Eating Disorders Stereotypes and Myths Hurt, by Victoria Maxwell

Quick! What do you think of when you think of eating disorders?

Bulimia? Anorexia? Women and girls? What do those individuals look like? If it’s anything like the images and stories in the media, they’re rail thin young women barely hanging on to life. Now don’t get me wrong. These are accurate depictions of eating disorders, but they’re not the only ones. And this is where eating disorder stereotypes and myths hurt. There are other ‘faces’ of eating disorders too – ones that are less well known, less stereotypical, perhaps more hidden but just as destructive.

I know. For over 10 years food ran my life. Starting at the age of 17 I dealt with what I thought was ‘just a food problem’. Lots of out of control binges, shame, guilt, obsessiveness and then panicked attempts to reverse the damage. It was a cycle of hell. Then eventually it was everything except the panicked attempts to compensate. But it was still hell.

Because I was a ‘regular’ kind of weight (neither thin nor fat) and I didn’t fit with what (at least I thought) was ‘typical’ bulimic or anorexic behavior, I didn’t think my disorder was even a disorder. And worse, even if it was, I felt like I didn’t deserve the same care and attention as someone with what I thought was most certainly the ‘more legitimate’ illnesses.

What I did discover, thankfully, is that individuals with eating disorders come in all different shapes and sizes. A person with an eating disorder can be overweight, underweight, ‘normal’ weight; male, female, gay, straight, transgendered, young or old. And each and every one deserving good care and treatment.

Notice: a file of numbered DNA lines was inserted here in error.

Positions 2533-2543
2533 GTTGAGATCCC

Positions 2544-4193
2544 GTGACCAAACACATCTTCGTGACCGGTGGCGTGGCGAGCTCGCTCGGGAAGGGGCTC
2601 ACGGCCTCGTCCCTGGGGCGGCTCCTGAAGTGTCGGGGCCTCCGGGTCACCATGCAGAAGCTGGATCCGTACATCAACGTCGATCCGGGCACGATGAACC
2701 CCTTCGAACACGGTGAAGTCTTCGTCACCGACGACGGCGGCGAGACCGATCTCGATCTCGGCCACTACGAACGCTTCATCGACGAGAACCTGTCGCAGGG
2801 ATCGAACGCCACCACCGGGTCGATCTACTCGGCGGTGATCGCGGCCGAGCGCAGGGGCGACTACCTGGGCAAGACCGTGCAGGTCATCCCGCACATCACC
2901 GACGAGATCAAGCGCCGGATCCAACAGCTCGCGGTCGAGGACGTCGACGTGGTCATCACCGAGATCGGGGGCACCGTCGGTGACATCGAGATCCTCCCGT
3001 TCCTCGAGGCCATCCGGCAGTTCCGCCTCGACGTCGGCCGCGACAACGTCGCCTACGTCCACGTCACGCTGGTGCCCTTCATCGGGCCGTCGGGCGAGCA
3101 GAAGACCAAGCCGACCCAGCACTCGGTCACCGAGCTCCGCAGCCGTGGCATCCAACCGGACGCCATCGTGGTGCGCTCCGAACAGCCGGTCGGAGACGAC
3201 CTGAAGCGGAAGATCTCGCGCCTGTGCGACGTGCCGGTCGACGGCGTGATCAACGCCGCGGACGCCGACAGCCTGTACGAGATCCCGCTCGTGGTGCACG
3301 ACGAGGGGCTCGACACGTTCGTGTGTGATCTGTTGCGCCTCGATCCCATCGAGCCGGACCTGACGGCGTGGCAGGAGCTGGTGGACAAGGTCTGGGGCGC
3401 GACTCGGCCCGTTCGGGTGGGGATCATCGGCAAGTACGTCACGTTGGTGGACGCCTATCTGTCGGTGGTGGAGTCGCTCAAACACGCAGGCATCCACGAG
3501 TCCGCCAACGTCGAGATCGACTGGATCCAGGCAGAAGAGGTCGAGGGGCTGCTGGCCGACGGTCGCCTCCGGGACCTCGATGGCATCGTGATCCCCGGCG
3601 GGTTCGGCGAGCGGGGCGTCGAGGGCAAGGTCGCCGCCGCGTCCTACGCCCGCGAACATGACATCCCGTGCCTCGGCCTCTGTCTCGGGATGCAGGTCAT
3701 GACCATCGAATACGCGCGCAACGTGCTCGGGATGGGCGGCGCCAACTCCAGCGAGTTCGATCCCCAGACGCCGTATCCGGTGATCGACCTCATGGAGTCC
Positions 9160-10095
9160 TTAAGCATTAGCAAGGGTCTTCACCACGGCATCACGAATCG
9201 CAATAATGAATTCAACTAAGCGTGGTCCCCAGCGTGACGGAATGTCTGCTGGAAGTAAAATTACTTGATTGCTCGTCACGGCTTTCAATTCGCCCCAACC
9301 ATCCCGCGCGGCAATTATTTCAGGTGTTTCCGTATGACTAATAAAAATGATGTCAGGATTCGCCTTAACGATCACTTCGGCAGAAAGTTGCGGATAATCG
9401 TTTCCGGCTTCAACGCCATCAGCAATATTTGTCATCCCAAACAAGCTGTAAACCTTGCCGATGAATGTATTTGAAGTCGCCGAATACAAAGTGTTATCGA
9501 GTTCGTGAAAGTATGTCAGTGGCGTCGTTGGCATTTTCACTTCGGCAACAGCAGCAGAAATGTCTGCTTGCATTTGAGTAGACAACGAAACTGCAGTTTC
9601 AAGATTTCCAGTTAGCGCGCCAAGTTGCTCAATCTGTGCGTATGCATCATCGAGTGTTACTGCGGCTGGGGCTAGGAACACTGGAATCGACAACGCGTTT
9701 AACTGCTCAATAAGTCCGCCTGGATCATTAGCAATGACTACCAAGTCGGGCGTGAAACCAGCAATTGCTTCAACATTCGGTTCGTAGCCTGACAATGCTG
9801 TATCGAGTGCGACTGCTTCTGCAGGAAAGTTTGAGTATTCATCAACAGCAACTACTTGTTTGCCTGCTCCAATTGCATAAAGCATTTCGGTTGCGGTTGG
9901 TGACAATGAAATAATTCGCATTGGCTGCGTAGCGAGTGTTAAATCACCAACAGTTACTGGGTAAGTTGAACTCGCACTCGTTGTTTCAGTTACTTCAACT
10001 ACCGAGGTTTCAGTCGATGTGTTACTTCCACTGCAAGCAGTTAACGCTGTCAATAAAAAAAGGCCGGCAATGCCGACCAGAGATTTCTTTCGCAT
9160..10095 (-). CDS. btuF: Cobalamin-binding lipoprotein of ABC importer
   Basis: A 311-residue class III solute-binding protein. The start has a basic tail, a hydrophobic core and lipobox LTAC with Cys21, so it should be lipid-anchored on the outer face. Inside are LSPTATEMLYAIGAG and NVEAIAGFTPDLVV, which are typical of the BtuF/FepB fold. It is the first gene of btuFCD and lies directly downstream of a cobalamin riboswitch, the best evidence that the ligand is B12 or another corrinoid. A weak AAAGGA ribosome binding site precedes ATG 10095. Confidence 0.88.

I know now that what I initially had was a less common but not less serious form of bulimia which then developed into binge eating disorder (or BED). And both of them wreaked extensive havoc in my life.

But as I reached out for help through support groups and counseling I discovered that those of us with eating disorders may look different on the outside, the struggle within is equally painful. The support groups I attended were a huge help because I recognized although the outer symptoms of my illness were different, my mind set, my thinking, my perfectionism, my shame, and low-esteem was identical to others struggling and recovering.

It took time, but as I delved deeper into therapy, learned about cognitive behavioral therapy and attended support groups I can say that the disorder (whatever type you want to call it) no longer runs my life. It is barely perceptible to me, though I remain aware of warning signs, but even those are few and far between.

So this post is for all of you who feel isolated because you’re a man, a young boy, an elderly woman, maybe you don’t fall into the ‘traditional’ category of anorexia or bulimia or match the usual behaviors or images of eating disorders that we so often hear about in media stories. This for all you who feel you don’t fit in, don’t deserve help because you think what you’re going through isn’t serious enough or isn’t the same. This is what I know for sure. It is serious enough, you do fit in, and you do deserve support. Please reach out. You are not alone. And…it will get better.

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